I spent six months writing the book, then submitted it, only to receive a form letter rejection. Discouraged, I set the manuscript aside, not sure what to do with it. Several months later, a friend suggested that I send the manuscript to Tyndale House, a religious publisher based in Wheaton, Illinois, about an hour from my home. I wrote one of their editors and asked if she would be willing to look at the manuscript. Her reply‹"We are not doing many children's books at this time, but I will take a look at your manuscript."

I mailed it off in March 1996 and waited. And waited. In the meantime, I continued to submit other manuscripts to other publishers. The rejections piled up. In August, I heard back from the editor at Tyndale House that they were "interested," but that the manuscript had to be approved by several other committees. I tried not to get my hopes up too high. I had come close to publication before, only to have it all fall through. But on September 23, 1996, the editor called me and said, "I think we have good news for you. We want to publish your book."

How can I describe my elation? Even for a writer, words are inadequate. After all those years of hard work, persistence, anonymity, and rejection, I felt like Cinderella at the ball. The glass slipper fit! I had found my editor and my publisher‹and they had found me.

When I announced to my family that I had a book accepted for publication, their reactions varied from my husband's and oldest son's enthusiastic, "Hooray for you!" to my daughter's supportive, "I knew you could do it!" to the would-be publisher, my youngest son's, slightly exasperated, "Finally!"

Two months later, a call came from Tyndale to offer me a contract on another manuscript, which actually became my first published book, The World That God Made. (The publication of the first accepted manuscript was delayed when Tyndale House decided to have me begin a new series for them, with that first manuscript being the first book in the series.) Questions from Little Hearts: What Is God Like? made its debut in bookstores in February 1998, and Questions from Little Hearts: Who Is Jesus? will be out in August 1998.

Also under contract with Essmont Publishing in Vermont is a book of biographies on the Newbery Medalists (the Newbery Medal is the most prestigious award given every year to the best children's book), and I am writing a book on teaching values to children, tentatively titled A Handful of Values: A Team Approach to Teaching Values to Children in Grades K-2, which will be published in March of 1999 by Goodyear Books, a division of Addison Wesley Longman.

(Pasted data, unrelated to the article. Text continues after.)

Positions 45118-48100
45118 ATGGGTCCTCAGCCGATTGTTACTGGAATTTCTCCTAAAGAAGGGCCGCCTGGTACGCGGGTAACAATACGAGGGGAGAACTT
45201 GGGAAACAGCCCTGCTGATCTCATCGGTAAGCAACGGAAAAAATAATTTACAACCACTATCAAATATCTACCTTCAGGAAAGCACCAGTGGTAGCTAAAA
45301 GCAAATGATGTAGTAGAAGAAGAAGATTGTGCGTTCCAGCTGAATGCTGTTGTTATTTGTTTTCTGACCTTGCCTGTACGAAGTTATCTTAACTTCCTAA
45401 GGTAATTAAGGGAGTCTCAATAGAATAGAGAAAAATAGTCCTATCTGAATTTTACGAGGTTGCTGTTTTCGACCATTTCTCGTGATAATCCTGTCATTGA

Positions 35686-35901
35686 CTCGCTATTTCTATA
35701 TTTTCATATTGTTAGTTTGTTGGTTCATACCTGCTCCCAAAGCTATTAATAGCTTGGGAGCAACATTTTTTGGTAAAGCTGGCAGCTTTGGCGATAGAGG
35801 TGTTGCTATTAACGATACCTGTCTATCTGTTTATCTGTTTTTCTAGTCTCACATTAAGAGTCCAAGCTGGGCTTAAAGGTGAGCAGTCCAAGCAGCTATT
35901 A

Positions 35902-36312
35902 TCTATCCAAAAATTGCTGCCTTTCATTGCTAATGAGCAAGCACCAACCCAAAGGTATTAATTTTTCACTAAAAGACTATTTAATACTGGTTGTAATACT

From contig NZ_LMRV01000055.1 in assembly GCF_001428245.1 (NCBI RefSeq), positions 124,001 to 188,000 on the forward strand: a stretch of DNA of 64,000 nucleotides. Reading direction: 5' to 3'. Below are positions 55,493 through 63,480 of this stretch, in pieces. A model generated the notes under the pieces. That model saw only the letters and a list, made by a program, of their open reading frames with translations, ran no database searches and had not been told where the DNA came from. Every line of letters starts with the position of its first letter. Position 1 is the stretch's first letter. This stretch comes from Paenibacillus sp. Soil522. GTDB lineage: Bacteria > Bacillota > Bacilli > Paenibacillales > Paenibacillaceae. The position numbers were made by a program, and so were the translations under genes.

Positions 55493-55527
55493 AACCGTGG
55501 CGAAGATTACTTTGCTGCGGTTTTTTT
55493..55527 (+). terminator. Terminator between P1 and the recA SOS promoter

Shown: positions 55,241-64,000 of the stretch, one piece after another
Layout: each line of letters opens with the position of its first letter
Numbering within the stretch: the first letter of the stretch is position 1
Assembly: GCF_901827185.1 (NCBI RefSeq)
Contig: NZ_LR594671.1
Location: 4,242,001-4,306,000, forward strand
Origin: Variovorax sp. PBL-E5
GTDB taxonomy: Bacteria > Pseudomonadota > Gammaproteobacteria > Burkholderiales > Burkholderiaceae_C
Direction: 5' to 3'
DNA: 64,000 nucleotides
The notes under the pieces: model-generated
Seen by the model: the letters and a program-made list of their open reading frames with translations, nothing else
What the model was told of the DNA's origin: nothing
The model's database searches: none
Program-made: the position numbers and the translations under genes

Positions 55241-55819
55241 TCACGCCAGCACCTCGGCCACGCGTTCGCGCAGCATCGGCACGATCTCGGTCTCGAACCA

Through the years of rejections (which totaled close to 250 before that call from Tyndale House!), I never gave up. I had sermons and articles published, but I never let go of my wish to publish books for children. All along, my writing felt to me like a "call," just as my "call" to ministry came quite unexpectedly nearly twenty years ago. There was a force, greater than my own will, urging me on. I sensed that there was a deeper purpose to my obsession with the written word, that somehow God would use me as a way to reach out to children and adults and to share the Good News. I pray that my books will do just this, and I see them as an extension of my ministry as an ordained pastor. My dream of writing books that adults and children would share together has now expanded into the gift of writing books that will also enable a sharing of the faith.

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Kathleen Long Bostrom, a 1980 M.A. and 1983 M.Div. graduate of Princeton Seminary, is a mother and a writer who lives in Wildwood, Illinois. With her husband, Greg, she is co-pastor of Wildwood Presbyterian Church.

Part of the expansion of that dream has been for me to be a mentor for young writers. Several of the young folks in the church have come to me with their stories, asking for my advice. I offer my guidance and load them with encouragement.

Just like Presbyterian author Frederick Buechner encouraged me.
In 1992 I went to a conference at Wheaton College in Illinois where Buechner was speaking. I have loved his writing for years and have had several opportunities to hear him speak. This time, however, my boldness got the best of me. I had just begun writing and craved some kind of feedback from someone I admired. I actually had the nerve to go up to the poor man before his speech and to tell him about my desire to be a writer, and I asked if he would read a short essay I'd written. Bless his heart, not only did he take the essay home, but he also took the time to read it and to send it back with comments a week or two later. He wished me luck in my writing. That meant so much to me. I have never forgotten his words of encouragement.

I will do everything I can to encourage the young writers I know; I believe it is part of my "call" to be a part of theirs. They are each gifted writers, but more than that, they each have a writer's heart. They are in love with words, as I am, with their joy and possibilities, and with the power that words have to create. After all, it wasn't until God spoke the Word that chaos turned into creation. God still blesses words with the power to give life, to turn the chaos of our thoughts and feelings into something that we can hold on to and claim as our own. And that, in my book, is truly a miracle.


Copyright 1998 Princeton Theological Seminary